Once a library has engaged in a current planning process, the strategic plan will likely be posted on the Web and it may already contain much of this information or documents prepared as part of the planning process may fulfill this need. It is therefore possible to keep the community profile information and the identification of specific community needs to a minimum within the collection development policy itself by simply linking (in the electronic version of the policy) from a brief statement about the character and extent of the community to the expanded version of that information that is already contained in a long range or strategic plan, a vision document or even an annual report.
- Description of the library
It goes without saying perhaps that putting the policy in context also requires information about the library itself. Such information can be brief or elaborate but should aid the user of the policy and the community to understand the relative size of the library’s resources and the character of its collections and programs. Again, one might use other documents such as the Strategic Plan to provide this information. Information that might be included are brief information about the facility (square footage of the single building or the location of addition buildings), approximate size of the physical collections (round the number to a whole thousand such as 14,000 rather than 13,872), and a mention of formats of significance. In addition, the number of staff, the governance structure (i.e., a 5-member appointed board or the York County Commission), and the approximate annual budget are items of interest. One might wish to mention programming, summer reading, computer stations, Internet access, etc. Think in terms of helping one understand the library itself—its pluses and constraints. A typical constraint might be limited access to the 97 year old building and restrooms located in the basement.
- Source of funding
The source of funding for library collections or information resources is what matters here. A statement such as “95% of all revenues for the library come from local property taxes” or one that recognizes the role that grants or a library foundation play in the ability of the library to supply information resources is appropriate here. If the library participates in a statewide database program that provides citizen access to a range of core databases at a greatly discounted price, this could be mentioned here. If there is an endowment that permits or requires that the library purchase only Icelandic related materials with the earned income that is important to note. (No wonder they have the best Icelandic collection in Arizona!)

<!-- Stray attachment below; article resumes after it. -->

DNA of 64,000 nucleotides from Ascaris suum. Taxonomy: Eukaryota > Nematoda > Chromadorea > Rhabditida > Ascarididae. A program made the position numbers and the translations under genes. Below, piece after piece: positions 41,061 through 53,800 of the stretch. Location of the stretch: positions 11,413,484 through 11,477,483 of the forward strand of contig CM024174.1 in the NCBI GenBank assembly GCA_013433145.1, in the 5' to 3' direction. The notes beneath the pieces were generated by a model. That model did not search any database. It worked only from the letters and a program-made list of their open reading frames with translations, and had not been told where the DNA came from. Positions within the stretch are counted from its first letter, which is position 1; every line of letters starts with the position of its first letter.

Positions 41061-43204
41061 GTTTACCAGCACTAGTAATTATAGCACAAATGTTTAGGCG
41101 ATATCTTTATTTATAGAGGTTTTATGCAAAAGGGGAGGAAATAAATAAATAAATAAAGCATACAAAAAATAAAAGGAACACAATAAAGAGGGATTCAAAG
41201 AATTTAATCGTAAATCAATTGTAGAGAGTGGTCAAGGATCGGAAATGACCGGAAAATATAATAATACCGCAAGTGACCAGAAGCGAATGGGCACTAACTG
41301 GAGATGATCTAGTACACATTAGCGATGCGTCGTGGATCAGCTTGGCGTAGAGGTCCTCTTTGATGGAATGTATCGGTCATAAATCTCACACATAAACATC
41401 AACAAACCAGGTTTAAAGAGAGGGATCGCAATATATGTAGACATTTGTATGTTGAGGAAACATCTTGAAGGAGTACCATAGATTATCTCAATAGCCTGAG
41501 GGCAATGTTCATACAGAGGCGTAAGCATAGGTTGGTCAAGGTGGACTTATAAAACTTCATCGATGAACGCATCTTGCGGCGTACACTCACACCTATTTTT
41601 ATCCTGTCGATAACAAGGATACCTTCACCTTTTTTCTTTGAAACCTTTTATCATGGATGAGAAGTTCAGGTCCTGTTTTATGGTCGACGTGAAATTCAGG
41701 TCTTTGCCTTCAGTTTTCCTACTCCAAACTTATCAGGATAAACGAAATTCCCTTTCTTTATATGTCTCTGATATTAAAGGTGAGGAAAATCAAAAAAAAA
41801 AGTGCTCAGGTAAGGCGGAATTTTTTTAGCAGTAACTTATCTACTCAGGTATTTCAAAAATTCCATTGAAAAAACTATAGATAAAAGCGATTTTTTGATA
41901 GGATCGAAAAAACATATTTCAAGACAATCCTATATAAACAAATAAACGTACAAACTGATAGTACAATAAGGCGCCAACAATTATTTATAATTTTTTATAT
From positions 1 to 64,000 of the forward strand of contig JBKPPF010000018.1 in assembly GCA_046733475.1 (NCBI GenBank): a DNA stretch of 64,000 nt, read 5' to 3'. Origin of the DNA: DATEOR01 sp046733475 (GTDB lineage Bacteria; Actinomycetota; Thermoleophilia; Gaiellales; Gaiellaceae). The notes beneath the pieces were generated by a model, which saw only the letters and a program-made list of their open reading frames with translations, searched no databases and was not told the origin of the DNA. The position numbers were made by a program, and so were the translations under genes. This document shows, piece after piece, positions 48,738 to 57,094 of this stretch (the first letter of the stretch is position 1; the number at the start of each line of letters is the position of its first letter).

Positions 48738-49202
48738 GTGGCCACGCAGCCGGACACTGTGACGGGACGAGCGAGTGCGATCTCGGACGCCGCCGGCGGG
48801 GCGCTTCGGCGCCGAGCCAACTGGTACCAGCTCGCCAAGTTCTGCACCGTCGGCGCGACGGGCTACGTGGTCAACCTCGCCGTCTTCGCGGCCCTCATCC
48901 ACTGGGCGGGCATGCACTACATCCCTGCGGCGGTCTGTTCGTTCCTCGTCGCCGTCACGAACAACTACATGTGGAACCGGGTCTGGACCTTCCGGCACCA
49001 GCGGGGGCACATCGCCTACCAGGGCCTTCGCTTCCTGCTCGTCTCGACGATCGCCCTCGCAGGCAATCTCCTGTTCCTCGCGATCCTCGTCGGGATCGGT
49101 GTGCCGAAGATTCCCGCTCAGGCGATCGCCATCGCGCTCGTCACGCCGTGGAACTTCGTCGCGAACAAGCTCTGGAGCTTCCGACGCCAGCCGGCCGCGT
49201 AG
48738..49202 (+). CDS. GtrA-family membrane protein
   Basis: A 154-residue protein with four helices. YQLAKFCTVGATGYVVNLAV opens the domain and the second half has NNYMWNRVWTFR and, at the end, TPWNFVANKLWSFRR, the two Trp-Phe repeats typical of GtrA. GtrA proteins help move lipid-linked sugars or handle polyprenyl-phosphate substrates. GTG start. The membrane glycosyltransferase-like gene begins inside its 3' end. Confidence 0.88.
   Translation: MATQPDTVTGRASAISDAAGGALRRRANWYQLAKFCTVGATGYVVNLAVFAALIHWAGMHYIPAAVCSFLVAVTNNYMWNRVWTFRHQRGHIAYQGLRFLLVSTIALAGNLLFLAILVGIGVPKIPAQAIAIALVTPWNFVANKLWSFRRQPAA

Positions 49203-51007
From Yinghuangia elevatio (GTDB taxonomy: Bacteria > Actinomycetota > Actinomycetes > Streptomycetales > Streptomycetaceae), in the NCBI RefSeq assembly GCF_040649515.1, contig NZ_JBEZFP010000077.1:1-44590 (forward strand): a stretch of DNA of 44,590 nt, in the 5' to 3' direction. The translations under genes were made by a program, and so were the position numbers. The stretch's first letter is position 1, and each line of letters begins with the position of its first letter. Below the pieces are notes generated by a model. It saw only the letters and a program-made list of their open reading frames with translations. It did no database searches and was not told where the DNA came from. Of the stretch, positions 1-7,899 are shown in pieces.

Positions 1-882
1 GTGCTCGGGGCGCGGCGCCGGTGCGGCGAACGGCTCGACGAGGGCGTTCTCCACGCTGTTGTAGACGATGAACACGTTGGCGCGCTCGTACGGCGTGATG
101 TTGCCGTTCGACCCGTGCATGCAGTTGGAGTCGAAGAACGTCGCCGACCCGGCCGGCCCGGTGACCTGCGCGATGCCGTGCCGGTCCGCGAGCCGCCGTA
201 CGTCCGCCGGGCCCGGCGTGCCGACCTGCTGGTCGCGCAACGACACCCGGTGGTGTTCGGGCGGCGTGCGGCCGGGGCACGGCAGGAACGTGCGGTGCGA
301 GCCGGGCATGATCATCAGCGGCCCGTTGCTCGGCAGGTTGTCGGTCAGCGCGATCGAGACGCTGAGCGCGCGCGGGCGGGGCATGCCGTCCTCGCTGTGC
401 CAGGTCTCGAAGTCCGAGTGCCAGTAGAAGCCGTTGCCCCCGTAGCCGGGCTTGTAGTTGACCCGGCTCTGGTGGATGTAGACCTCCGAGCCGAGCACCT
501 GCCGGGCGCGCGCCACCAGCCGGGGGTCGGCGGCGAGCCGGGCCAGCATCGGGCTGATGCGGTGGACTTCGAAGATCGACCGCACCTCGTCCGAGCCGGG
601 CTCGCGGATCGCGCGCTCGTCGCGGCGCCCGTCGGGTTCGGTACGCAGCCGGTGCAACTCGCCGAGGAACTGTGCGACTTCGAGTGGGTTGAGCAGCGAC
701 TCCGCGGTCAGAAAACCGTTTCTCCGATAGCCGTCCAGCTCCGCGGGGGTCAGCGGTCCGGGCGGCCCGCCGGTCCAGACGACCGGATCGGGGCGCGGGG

- Copyright and confidentiality
If your library already has a separate policy addressing its compliance with the current copyright law, then there is no need to repeat it here. If you do not have a statement in your policies about this, then here is the place to put it. It is not necessary to make this long. It might say something as simple as: “The Happy Days Library strives to uphold the provisions of the current copyright law. The library and its staff inform others about these issues as appropriate and encourage citizens using the library and its resources to respect the intellectual property rights of others regardless of the format or age of their work if it falls within the protection of the law.”
Some libraries also want to make statements about their stand regarding the provisions of the Patriot Act and confidentiality of patron records in this context as well as in general. If the library already has a policy addressing these issues, make sure it is easily accessible to your citizens and there is no need to repeat it here. If the library does not have such a written policy statement then you should educate yourself further about the provisions of the law, the rights of individuals, and the appropriate action for the library staff to take when a library patron’s rights to confidentiality are in danger. There are both federal and state laws guaranteeing confidentiality of library records and/or other personal information protected under the First Amendment. You may cite these laws in your policy statement. You will find many good examples regarding confidentiality policies on the Web. You can also ask the state library to provide you with the necessary information.
- Interlibrary Loan and Cooperative Collection Development